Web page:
White wine has always been the cash crop of South Africa, with much of it distilled to make brandy. More white than red is planted, much of it the Steen variety – known elsewhere in the world as Chenin Blanc. Good producers are making top quality dry wines from this grape. Another grape gaining some raves is Sauvignon Blanc, producing whites that are dry and crisp, yet rounder than many of its Southern Hemisphere counterparts. For reds, the top grapes are Syrah/Shiraz, Cabernet Sauvignon (& blends) and Pinotage. Cabernet Sauvignon and Bordeaux blends was once the favorite and most-produced, but Shiraz is taking over as wineries crank out high quality wines from the variety. Pinotage, which used to be a grape only your mother could love, has improved dramatically and is often as delicious as it is distinctive. The most popular regions of the country include Stellenbosch and Paarl.
About South AfricaRelated Links:
Notable FactsWhite wine has always been the cash crop of South Africa, with much of it distilled to make brandy. More white than red is planted, the majority of it is Steen – known elsewhere in the world as Chenin Blanc. Good producers are making top quality dry wines from this grape. Another grape the critics rave aboutSauvignon Blanc, producing whites that are dry and crisp, yet rounder than many of its Southern Hemisphere counterparts. For reds, the top grapes are Syrah/Shiraz, Cabernet Sauvignon (& blends) and Pinotage. Cabernet Sauvignon and Bordeaux blends were once the favorite and most-produced, but Shiraz is taking over as wineries crank out high quality wines from the variety. Pinotage, a man-made crossing between Pinot Noir and Cinsault, has improved dramatically and is often as delicious as it is distinctive. In describing red wines in South Africa, smoky and meaty are two terms that are common. Regionally, the most popular wine-making areas include Stellenbosch and Paarl.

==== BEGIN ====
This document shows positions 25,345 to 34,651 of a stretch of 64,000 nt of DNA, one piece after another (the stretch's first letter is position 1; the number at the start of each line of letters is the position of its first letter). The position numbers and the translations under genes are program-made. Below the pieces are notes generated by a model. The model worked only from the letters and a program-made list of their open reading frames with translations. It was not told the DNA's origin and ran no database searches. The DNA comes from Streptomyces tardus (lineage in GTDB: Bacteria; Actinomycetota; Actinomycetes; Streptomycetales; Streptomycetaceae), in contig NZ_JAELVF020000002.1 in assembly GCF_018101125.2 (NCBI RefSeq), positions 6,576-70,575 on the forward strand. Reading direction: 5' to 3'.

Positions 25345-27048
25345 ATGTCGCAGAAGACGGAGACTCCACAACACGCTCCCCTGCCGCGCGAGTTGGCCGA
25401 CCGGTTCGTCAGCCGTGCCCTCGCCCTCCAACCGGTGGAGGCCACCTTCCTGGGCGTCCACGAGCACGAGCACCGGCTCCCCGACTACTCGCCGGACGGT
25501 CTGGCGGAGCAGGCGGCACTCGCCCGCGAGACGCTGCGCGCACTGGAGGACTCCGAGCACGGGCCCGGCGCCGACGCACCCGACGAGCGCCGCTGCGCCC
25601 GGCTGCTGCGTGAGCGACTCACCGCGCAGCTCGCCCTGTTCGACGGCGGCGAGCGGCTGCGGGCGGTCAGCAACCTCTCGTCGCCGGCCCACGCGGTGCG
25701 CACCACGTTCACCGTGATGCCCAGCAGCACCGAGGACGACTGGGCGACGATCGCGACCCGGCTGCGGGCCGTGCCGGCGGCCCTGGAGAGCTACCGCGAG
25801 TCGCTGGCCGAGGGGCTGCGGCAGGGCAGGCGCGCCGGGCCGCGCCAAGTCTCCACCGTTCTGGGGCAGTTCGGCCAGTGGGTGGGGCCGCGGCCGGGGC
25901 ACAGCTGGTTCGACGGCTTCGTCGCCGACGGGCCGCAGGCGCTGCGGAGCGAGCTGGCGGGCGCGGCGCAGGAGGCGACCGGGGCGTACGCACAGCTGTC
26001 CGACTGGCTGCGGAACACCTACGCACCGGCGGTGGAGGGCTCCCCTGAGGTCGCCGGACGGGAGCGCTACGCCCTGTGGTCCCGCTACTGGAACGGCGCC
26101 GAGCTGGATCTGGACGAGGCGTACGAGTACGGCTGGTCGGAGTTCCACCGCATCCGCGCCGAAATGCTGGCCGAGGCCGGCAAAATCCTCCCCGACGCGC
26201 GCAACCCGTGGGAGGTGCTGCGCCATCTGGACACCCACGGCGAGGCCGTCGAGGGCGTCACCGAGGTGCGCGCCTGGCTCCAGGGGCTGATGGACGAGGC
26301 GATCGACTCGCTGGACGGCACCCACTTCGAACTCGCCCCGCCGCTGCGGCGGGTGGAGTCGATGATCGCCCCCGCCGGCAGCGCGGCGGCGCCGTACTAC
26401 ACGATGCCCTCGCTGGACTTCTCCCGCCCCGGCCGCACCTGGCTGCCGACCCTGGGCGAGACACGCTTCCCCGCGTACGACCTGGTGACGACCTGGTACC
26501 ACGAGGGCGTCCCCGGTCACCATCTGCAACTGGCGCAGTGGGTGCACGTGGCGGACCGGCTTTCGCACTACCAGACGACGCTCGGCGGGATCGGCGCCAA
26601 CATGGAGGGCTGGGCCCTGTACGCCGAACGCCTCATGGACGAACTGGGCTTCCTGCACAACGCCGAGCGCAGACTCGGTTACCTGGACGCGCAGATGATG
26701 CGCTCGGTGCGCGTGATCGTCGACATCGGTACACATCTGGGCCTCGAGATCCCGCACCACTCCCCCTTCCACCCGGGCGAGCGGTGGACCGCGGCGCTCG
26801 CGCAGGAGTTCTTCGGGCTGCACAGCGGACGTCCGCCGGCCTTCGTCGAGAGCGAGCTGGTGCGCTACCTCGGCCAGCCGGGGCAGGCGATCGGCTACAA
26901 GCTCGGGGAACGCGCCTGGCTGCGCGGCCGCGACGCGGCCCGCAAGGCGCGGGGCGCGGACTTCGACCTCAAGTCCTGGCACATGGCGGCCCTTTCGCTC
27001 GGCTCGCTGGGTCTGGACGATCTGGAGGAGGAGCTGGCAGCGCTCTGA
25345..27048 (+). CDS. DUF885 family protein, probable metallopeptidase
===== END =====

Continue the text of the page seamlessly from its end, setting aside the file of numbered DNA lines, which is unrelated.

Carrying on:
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1 rating, 1 with reviewAlma Leon Reveles - San Francisco, CA43/23/2011I didn't try this wine, but our North Carolina buyer came back from a tasting last week and announced this as the BEST Chenin EVER. Thereupon he immediately puchased this wine that very day for our wine.com customers. Thought you might like to know it made a big impression on Bill.
Alcohol By Volume GuideMost wine ranges from 10-16% alcohol by volume. Some varietals tend to have higher (for example Zinfandel and Cabernet Sauvignon) or lower alcohol levels (Pinot Noir and many white varietals), but there is always some variation from producer to producer. Some wine falls outside of this range, for instance Port weighs in closer to 20%, while Muscat and Riesling are usually a bit below 10%.
Wine Style Guide
Light & Crisp
- Light to medium bodied wines that are high in acid and light to medium fruit. Typically no oak.
Fruity & Smooth
- Light to medium bodied wines with lots of juicy fruit, typically medium acid and medium oak.
Rich & Creamy
- Full bodied wines that have typically undergone malo-lactic fermentation and/or spent time in oak.
- 5 Stars: